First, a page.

Prime Minister Justin Trudeau joined fellow Canadians Thursday to mourn three of six men killed in a mosque shooting, seeking to pull together a nation shaken by the hate crime.
Nearly 5,000 mourners packed into a hockey arena in Montreal's Olympic park for the funeral, while many more across Canada watched it on television.
For many in this mostly secular nation, the ceremony was their first glimpse of traditional Muslim funeral rites.
There were also prayers for the other three victims, who will be commemorated the next day in Quebec City.
Khaled Belkacemi, 60, and Abedlkrim Hassane, 41, both Algerian dual nationals, and Tunisian-born Aboubaker Thabti, 44, were shot dead, along with three other worshippers at a Quebec City mosque on Sunday.
"The pain is hard to express, it runs deep," mourner Mohamed Lemdani told AFP.
"We are all family men who came to Canada to work and integrate into a multicultural society," he said.
White flower wreaths were placed by the coffins, covered by the flags of the victims' birth countries, where their bodies later would be transported for burial.
There has been an outpouring of support for Canada's minority Muslim community in the wake of the attack, but also pockets of increased hate mongering.
At the funeral Catholics, Jews, Muslims and agnostics sat side by side, hugging each other and wiping away tears as verses of the Koran were read aloud.
"The whole nation has been shaken by this brutal and hateful attack, but in these dark moments our country has united and showed solidarity," said Trudeau.
"(Say) no to violence, no to intimidation, racism and xenophobia," said Quebec Premier Philippe Couillard.
To Canada's 1.1 million-strong Muslim minority, he said: "Know that you are at home here."
Despite reassurances, the attack that left 17 children orphaned has provoked fear in the Muslim community, noted Said Fawaz, president of the Quebec Council of Imams.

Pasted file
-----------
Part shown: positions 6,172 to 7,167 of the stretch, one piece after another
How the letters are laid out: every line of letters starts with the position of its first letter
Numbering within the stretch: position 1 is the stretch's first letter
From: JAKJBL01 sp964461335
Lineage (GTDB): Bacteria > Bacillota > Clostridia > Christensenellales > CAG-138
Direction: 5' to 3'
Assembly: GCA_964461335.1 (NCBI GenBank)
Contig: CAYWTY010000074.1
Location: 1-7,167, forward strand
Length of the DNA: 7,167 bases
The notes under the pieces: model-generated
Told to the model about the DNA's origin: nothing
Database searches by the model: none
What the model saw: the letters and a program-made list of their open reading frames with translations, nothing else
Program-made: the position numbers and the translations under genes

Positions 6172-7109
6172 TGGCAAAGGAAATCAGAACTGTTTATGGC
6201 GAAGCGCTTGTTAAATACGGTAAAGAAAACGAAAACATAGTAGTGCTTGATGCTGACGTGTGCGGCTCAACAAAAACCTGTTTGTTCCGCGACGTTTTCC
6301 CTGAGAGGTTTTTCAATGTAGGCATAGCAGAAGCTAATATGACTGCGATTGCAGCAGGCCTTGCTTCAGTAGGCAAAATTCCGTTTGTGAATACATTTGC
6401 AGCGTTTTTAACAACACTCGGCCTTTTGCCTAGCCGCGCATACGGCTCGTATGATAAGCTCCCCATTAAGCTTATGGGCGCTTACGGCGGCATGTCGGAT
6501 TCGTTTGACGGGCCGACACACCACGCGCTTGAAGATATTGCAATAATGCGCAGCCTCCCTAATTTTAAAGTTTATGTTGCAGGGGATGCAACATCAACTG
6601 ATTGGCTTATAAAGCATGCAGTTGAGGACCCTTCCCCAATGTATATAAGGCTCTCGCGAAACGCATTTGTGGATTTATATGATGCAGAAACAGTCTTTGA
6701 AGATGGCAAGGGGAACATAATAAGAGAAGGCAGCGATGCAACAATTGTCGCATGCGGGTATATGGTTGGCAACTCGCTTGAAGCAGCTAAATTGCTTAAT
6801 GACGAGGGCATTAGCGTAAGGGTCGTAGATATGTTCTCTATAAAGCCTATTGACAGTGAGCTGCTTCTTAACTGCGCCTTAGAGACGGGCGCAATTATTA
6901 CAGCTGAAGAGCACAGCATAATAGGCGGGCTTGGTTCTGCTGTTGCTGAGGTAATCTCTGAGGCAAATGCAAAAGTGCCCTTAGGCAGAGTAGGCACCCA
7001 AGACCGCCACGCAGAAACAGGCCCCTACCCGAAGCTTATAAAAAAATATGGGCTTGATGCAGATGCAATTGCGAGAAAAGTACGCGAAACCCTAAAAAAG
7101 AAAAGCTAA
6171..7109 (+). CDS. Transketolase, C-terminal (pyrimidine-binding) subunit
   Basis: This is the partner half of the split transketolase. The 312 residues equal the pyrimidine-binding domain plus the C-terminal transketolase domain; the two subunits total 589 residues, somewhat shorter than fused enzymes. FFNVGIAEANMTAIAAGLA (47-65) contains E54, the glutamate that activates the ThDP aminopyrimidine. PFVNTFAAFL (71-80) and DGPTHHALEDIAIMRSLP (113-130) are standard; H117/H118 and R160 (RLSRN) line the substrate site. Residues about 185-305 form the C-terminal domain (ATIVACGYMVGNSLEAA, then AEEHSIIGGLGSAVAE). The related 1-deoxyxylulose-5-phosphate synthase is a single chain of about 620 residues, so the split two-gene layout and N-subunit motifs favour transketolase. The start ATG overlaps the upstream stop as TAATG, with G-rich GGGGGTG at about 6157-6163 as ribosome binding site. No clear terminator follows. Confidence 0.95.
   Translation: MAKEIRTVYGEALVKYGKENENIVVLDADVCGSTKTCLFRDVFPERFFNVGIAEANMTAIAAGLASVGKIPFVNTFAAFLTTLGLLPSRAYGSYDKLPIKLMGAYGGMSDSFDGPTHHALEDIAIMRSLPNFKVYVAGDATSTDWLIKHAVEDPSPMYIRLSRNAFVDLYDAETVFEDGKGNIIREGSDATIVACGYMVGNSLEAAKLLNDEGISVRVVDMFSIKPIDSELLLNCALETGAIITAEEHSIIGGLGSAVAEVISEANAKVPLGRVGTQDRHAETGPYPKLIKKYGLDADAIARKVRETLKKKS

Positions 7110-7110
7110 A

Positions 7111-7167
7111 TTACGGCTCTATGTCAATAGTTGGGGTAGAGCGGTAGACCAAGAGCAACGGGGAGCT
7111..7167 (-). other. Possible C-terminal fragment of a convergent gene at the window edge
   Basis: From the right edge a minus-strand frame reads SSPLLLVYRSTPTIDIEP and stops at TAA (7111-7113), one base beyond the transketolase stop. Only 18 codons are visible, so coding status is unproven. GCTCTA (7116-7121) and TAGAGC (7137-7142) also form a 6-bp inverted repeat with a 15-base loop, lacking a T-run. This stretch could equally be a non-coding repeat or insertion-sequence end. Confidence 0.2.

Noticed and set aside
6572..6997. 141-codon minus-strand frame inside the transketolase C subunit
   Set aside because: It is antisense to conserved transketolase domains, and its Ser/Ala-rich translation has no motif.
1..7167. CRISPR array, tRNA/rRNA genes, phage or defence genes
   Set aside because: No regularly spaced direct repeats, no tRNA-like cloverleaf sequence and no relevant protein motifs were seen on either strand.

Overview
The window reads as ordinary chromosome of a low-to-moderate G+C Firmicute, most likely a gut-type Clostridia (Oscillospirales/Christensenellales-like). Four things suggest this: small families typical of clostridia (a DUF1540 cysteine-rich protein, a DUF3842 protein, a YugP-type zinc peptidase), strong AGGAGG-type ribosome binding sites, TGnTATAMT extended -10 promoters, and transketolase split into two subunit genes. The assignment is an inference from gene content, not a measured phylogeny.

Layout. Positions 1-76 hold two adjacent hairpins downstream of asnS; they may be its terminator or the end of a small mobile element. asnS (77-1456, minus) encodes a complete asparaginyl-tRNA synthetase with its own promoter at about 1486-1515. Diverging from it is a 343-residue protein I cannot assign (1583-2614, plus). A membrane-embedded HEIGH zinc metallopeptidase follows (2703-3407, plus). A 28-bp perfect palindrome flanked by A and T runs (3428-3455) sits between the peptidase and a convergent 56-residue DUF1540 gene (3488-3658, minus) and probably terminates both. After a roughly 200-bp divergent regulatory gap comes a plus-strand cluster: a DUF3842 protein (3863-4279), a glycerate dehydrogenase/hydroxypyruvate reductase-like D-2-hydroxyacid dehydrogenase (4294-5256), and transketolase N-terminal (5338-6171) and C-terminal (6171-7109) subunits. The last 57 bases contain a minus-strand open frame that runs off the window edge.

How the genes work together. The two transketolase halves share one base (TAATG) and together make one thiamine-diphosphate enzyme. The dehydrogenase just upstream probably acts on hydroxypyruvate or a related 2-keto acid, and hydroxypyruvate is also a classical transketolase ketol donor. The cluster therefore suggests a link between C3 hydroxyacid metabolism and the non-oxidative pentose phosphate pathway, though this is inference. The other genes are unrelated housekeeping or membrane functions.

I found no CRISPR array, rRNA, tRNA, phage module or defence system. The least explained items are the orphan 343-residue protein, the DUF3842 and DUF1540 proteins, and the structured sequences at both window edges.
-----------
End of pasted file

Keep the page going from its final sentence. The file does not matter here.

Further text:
He called on Muslims not to cower.
"Muslims must not recoil and isolate themselves as our neighbor to the south would like us to do," he said, alluding to US President Donald Trump's order banning entry to refugees and migrants from seven Muslim-majority nations.
The attack came as a shock to Canada – a fierce defender of multiculturalism – revealing cracks in its social fabric where racist movements have sprouted.
A little more than a year ago, Trudeau himself greeted the first of 40,000 Syrian refugees resettled in Canada, handing out parkas with a smile.
On Wednesday, a member of his Liberal Party apologized in parliament to Canadian Muslims for having not done enough to discourage bigotry.
"I ask them for forgiveness for having observed their ostracization and stigmatization in recent years, to have watched take root in the hearts of my fellow men fear, mistrust and hatred... (and) to have not done enough to answer it," said MP Joel Lightbound.
"If words have consequences, silences also have consequences," he said.
The victims were a scholar, a butcher, a daycare operator, a food industry worker, a public servant and a computer programmer – all connected by faith.
All of them were said to have emigrated to Canada to raise families in peace and prosperity, some after fleeing violence in their homeland.
They had been attending evening prayers at their mosque in Quebec City when a 27-year-old gunman stormed in and unleashed a barrage of bullets from a pistol and semi-automatic rifle.
The suspect later surrendered to police and was charged with six murders and five attempted murders.
Friday morning, a second funeral will be held in Quebec City for the other three victims, Guinean-Canadians Mamadou Tanou Barry, 42, and Ibrahima Barry, 39, and Azzeddine Soufiane, of Moroccan origin and 57 years old, who had lived in Quebec for 30 years.
Burial arrangements for the trio have not yet been confirmed.
Date created : 2017-02-02